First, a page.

Back in Time… on the Road to Nowhere

Image by royharryman at Pixabay

Going to see Of Mice and Men at the Torch Theatre is like stepping back in time, in more ways than one.

Even before the actions starts, we’re treated to plaintive, downbeat Americana music reminiscent of the Coen Brothers film O Brother Where Art Thou? and a tableau involving scruffy, forlorn-looking guys in dungarees, plaid shirts and Peaky Blinders caps, as they play cards, loaf around on bunkbeds, and constantly sweep up. The scene is very definitely set, and we’re already firmly in the Depression era before a word is spoken.

It seems historically redolent in a second way. In 2022 it rightly seems odd to see a play portrayed by eight characters who are white men, one black man, and a solitary woman. I guess this is how theatre used to be.

But this is distinguished director Peter Doran’s last major production before retirement from his role at the Torch, and he has chosen to revive a play that he first staged in the same space many years ago.

Despite all the harking back, the staging definitely has a modern twist. The front section of the stage features a stretch of river, which seamlessly forms a part of the action in certain scenes, and yet the rest of the time it’s not so intrusive that it bothers you that there shouldn’t be a river running through the bunkhouse or barn that’s hosting the scene. 

How do they pull this off? All I can say is, go and see the play!

Of Mice and Men is based on John Steinbeck’s novel. We follow George and Lennie, two down-at-heel losers, as they wander a dusty California looking for strenuous, low-paid work and living on dreams. We learn that they’ve been forced to flee from their previous job after Lennie was accused of molesting a young woman who had befriended him. But Lennie’s too naive and lives too much in his own world to fully understand what he’s done.

The action unfolds as they arrive at their next gig, and we quickly realise that everyone we come across is desperately sad, lonely and living on their own dreams of one kind or another, just like George and Lennie. 

I say action, but in fact not that much happens. We learn of people’s unfulfilled lives, their various escapist dreams, and the reality that those dreams are unattainable. And we find that Britain in 2022 is not so bad after all. Perhaps that’s the point.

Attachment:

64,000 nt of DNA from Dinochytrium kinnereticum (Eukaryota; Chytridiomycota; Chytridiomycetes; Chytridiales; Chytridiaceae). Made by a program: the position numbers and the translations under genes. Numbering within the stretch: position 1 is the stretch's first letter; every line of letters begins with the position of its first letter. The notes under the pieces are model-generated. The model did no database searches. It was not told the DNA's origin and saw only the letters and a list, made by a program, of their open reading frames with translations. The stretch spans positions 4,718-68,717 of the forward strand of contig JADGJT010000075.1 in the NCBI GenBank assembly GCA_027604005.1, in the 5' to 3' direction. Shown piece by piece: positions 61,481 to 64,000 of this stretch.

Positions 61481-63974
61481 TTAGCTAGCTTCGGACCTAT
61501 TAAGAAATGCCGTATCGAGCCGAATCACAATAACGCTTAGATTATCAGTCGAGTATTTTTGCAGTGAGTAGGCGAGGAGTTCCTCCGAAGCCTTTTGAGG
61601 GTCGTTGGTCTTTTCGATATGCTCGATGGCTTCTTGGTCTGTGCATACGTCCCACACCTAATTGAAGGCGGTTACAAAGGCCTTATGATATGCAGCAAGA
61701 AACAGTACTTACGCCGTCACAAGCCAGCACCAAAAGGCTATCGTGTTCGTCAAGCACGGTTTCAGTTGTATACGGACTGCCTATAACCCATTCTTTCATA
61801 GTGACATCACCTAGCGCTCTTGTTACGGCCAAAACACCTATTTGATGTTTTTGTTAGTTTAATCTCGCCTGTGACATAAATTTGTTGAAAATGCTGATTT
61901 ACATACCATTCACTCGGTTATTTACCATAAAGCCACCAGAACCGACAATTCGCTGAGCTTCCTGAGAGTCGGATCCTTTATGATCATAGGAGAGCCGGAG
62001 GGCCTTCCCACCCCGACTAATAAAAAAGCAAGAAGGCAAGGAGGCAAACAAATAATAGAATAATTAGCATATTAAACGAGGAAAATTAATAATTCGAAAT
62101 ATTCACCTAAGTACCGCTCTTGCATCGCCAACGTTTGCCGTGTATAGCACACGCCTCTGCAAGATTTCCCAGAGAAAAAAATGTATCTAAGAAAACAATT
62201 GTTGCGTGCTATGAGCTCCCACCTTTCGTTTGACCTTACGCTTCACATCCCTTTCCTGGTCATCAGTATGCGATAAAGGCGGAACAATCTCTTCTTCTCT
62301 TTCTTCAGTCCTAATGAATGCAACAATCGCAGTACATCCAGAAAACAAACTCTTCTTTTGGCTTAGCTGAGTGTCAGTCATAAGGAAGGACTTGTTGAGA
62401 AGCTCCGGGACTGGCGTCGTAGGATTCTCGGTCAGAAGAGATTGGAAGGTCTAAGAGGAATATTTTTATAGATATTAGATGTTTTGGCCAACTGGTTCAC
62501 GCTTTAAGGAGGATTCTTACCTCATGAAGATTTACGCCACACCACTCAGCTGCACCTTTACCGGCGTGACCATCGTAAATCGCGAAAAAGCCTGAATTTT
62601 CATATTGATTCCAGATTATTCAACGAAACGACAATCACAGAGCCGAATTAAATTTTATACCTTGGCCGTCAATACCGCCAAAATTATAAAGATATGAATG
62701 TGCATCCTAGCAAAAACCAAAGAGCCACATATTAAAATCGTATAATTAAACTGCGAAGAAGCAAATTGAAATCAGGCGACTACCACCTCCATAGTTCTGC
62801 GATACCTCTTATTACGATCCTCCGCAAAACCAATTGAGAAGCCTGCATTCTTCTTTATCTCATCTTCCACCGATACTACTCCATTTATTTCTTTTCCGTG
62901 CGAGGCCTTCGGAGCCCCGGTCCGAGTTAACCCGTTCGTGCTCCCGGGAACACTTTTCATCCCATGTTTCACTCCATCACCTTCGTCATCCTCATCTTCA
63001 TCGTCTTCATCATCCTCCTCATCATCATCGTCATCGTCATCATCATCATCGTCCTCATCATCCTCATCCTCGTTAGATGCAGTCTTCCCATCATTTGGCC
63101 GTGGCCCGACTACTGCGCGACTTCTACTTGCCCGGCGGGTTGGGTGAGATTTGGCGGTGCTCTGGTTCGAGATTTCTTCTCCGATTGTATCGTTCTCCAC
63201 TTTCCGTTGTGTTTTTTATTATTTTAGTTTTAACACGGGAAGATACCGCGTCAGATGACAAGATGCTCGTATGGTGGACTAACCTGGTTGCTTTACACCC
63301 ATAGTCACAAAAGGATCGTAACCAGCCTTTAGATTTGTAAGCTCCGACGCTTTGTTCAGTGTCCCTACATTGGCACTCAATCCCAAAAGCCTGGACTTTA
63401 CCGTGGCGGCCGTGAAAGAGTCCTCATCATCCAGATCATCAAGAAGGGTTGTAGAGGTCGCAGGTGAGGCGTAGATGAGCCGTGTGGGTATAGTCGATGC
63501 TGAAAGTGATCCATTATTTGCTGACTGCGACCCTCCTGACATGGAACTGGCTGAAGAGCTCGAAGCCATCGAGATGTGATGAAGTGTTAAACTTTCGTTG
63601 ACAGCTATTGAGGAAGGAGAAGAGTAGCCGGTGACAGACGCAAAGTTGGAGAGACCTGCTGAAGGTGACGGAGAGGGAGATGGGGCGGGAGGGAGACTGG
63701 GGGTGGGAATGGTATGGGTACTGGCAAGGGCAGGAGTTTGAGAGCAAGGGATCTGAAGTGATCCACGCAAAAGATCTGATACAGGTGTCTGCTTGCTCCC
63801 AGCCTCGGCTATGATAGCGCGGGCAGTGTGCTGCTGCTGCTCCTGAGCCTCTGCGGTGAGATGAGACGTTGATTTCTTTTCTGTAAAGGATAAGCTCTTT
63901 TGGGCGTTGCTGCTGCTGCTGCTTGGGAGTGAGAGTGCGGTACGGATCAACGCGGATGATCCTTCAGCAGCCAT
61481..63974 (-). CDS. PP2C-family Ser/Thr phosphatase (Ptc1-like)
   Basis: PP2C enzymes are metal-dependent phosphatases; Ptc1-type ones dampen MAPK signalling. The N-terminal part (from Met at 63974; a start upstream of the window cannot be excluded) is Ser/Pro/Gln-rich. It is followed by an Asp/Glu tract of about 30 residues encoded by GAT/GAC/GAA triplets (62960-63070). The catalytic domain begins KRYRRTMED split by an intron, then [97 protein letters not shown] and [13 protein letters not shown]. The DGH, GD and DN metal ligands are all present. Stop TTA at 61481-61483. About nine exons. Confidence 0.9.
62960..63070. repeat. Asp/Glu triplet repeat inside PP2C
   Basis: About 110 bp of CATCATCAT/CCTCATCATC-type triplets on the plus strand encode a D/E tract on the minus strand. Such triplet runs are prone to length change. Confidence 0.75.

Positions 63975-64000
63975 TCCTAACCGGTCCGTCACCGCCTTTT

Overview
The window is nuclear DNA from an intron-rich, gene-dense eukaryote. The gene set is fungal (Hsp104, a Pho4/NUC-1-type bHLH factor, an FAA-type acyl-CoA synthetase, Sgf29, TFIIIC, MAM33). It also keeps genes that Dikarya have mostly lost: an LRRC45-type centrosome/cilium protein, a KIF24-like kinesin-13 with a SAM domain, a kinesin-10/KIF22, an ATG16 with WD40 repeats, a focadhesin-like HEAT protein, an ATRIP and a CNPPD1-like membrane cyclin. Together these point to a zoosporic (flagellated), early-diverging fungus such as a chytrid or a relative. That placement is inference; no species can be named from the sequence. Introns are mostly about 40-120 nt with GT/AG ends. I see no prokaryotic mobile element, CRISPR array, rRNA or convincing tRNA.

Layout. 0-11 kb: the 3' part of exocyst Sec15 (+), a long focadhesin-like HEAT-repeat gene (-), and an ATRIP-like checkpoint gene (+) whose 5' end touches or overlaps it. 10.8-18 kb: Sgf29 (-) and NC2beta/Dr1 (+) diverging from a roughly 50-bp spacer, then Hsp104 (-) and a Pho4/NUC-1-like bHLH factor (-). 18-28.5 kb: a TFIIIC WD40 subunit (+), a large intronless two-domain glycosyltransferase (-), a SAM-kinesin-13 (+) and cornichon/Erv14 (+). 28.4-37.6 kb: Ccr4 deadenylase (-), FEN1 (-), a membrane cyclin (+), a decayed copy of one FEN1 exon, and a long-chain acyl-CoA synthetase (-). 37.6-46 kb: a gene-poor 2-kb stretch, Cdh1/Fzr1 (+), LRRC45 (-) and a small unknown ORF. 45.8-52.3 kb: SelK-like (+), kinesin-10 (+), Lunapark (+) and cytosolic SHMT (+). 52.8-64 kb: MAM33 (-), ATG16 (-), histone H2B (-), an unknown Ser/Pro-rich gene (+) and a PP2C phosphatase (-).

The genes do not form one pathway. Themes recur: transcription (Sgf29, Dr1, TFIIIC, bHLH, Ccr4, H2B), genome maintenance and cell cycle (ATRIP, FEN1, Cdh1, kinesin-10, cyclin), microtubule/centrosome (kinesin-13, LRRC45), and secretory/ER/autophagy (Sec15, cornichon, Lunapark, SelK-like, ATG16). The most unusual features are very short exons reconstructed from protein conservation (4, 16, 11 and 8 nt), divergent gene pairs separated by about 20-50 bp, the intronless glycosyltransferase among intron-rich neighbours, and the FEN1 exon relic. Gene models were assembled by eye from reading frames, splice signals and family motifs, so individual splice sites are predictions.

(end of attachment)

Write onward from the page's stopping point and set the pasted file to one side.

As always with the Torch’s in-house productions, the cast are excellent, especially Jâms Thomas and Mark Henry-Davies as the main two characters. At one point, however, one couldn’t help thinking of the old saying about working with kids and animals… a very cute dog appears (he has to, it’s in the book) and while he’s on stage, the rest of the cast could have launched into a cancan for all the difference it would have made, because all eyes are on the dog. An audience member near me was moved to tears by his performance. The programme tells us the canine thespian is called Marloe, and he’s great, but I’m afraid Marloe’s the only miscast actor in the production – the script calls for an elderly, scruffy and disabled dog, which this one very definitely is not. 

Human or canine, no one has a happy ending in this story. The question is only how unhappy it will be for each individual character. Well, it’s set in the Depression, so perhaps anything else would be incongruous. But despite the depressing subject matter, the play does come to a dramatically satisfying conclusion, and the opening-night crowd sprang to their feet as one.

Peter Doran has given great service to the Torch over many years, and this production will be remembered as a fitting finale… well, unless you count Sleeping Beauty, coming on 16 December, which I’m sure will be as terrific as the Torch’s pantos always are.

While you’re there, don’t leave without visiting the current exhibition in the Torch’s art gallery, featuring the paintings of acclaimed local artist Tim Arthur. I was particularly struck by his Last Farewell: Belgian Trawlers Leave Milford Before Brexit, a poignant work but also a superbly composed painting. 

Of Mice and Men is at the Torch until Saturday 22 October. Tickets are selling fast.

Tim Arthur’s Last Farewell: Belgian Trawlers Leave Milford Before Brexit

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